“Deputy Head Porter, are you actually crying?“
The Dean looks at me, bemused, as we make our way from the Chapel and towards the buffet currently being laid out in the Armingford Room.
“No, Sir,” I reply. This might be a lie. “I’ve got confetti in my eye, that’s all.” I am indeed adorned with a light sprinkling of capricious confetti from the slipstream of the bride and groom.
“I might cry if we don’t get to that dadblame buffet quick-smart,” says Professor Duke, striding along with hands thrust in his pockets. “This Professor is probably hungrier than a few termites.”
He is not the only one. The wedding service was beautiful yet rather lengthy, in my opinion. I imagine these things are a lot more fun if one is actually taking part, but sat at the back with little to do but wait for the next sing-song it is dreadfully tiresome. And even when it came to the singing, the Choir cantillated at such a volume as to drown out the humble warblings of the assembly that it hardly seemed worth the effort. Still, Porter and DS Kirby appear to be enraptured with the whole affair and that, surely, is all that matters.
The enthusiasm that The Fellowship have for a decent buffet is well-documented, but their zeal for a good feed pales in comparison to that of Her Majesty’s Constabulary. Currently the two factions are heading towards their target with grim determination, whilst at the same time trying to give the impression of polite nonchalance. Even though I have every confidence that Head Of Catering will have produced sufficient victuals to sink a battleship, I suddenly feel the need to quicken my step in case all the best bits get snaffled up at once.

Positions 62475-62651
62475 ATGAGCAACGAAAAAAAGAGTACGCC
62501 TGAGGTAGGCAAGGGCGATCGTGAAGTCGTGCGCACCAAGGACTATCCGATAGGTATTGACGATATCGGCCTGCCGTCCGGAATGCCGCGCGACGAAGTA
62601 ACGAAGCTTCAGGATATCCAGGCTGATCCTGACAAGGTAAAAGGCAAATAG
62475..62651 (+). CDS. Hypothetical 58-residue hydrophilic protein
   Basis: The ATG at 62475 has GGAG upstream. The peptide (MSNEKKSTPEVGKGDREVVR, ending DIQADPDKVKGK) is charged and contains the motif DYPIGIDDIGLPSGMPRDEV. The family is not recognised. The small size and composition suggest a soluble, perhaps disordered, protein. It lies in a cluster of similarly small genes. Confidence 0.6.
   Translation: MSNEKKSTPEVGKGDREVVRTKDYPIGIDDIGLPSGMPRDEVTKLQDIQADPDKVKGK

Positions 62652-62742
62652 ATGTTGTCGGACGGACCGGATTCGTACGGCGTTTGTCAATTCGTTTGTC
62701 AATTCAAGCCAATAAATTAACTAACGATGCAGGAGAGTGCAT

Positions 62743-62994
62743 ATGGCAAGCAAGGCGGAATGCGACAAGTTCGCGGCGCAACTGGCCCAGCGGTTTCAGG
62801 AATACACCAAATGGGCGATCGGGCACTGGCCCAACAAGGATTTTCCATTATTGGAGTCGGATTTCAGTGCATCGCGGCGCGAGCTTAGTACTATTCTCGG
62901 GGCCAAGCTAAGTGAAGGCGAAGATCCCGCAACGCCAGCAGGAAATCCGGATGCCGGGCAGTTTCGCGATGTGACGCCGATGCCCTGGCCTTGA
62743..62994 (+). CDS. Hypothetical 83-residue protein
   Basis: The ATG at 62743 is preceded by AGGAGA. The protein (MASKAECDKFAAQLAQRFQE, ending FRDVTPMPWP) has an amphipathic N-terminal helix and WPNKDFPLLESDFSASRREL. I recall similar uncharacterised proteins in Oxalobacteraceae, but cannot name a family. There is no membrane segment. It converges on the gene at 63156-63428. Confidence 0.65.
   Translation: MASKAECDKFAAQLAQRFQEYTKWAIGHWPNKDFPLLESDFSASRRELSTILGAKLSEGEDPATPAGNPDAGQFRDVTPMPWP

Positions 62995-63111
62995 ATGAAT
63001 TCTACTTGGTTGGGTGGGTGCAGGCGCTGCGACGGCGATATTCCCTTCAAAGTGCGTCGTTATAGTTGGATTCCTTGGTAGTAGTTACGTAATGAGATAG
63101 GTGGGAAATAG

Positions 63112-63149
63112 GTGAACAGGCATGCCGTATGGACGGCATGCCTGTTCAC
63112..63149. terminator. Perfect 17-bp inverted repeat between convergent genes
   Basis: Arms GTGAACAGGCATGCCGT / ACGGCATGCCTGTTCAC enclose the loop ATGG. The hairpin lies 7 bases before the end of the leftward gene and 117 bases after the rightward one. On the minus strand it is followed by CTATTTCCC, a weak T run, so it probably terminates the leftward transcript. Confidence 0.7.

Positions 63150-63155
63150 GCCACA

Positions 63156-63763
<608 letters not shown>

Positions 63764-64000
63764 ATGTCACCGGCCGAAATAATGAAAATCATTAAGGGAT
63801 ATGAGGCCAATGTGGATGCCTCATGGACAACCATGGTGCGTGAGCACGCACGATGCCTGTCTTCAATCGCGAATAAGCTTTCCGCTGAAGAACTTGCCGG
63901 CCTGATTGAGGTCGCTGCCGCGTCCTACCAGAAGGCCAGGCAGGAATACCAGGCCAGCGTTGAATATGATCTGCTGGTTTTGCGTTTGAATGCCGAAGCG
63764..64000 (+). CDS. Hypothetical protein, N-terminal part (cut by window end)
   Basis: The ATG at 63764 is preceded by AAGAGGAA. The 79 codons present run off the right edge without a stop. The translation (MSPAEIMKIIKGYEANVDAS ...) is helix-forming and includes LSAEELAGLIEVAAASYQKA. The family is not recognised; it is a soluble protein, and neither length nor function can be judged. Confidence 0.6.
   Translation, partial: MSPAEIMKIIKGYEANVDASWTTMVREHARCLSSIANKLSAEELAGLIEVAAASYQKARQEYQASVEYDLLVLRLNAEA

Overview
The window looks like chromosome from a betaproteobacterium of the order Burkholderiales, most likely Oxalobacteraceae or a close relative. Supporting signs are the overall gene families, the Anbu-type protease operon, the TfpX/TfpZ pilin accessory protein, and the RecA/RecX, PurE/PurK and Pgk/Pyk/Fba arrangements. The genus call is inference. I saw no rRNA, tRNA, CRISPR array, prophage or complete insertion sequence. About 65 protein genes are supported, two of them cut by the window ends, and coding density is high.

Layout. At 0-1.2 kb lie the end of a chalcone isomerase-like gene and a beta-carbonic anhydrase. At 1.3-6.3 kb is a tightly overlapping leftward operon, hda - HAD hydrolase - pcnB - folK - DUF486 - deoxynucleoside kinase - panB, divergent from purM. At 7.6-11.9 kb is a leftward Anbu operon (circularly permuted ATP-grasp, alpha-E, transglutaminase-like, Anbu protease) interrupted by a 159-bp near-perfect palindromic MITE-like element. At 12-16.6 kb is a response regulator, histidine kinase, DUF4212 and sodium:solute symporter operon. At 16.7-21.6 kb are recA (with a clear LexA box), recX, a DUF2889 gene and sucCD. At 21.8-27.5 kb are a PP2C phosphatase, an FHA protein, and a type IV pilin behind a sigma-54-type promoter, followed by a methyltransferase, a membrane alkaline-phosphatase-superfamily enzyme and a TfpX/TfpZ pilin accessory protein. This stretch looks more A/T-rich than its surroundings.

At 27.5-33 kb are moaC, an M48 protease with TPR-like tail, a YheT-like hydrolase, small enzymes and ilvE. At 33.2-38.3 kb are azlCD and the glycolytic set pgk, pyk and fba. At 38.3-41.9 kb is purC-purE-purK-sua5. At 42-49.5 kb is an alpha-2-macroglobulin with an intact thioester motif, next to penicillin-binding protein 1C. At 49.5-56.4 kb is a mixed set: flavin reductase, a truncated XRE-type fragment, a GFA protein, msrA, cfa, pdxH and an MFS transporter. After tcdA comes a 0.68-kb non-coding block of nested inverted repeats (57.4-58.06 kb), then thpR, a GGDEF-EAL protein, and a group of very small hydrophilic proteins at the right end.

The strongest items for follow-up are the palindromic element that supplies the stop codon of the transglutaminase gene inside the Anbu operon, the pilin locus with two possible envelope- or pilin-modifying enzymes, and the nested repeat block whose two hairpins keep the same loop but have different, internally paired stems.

“Porter looks so happy, don’t you think?” I say to my companions as we exit Old Court.
“He certainly does!” replies The Dean. “It was quite a touching sight all round, actually. Almost makes one want to take the plunge ones self, what do you say, Deputy Head Porter?”
I am not sure if this is a question or an actual offer. I had better play it safe.
“I’m not sure I’m the marrying kind, Sir.”
“I was married once,” Head Porter joins in, wistfully. “It was a terrible, terrible thing.”
“Oh?” The Dean says. “Perhaps you married the wrong woman.”
“Oh no, it wasn’t that,” he replies, a little sadly. “More like she married the wrong man.”
“Listen, you piece of old fruit, here’s the thing: When you fall off, you get back up, and start over again. Just like the song!” The Professor slaps his back by way of encouragement. “The right lady is out there… Consider it like a search and destroy mission. You just have to find her is all.” Search and… destroy? I dread to think on the romantic life of Professor Duke.
“Actually, weddings are supposed to be good places for romance,” I suggest, helpfully. “Everybody is already in the mood, you see.”
Our flirtations with philosophies of the affairs of the heart takes us all the way to the Armingford Room, where matrimonial merrymaking is already picking up quite a pace. Porter and his beaming new wife have taken their places at the top table, surrounded by their nearest and dearest. I notice that Porter has only one discernible family member at his side; a round, noisy little gentleman with a fuzzy goatee beard. If I were a gambling woman I would bet on him being his brother, but whoever he might be he has clearly wasted no time in sampling the complimentary champagne.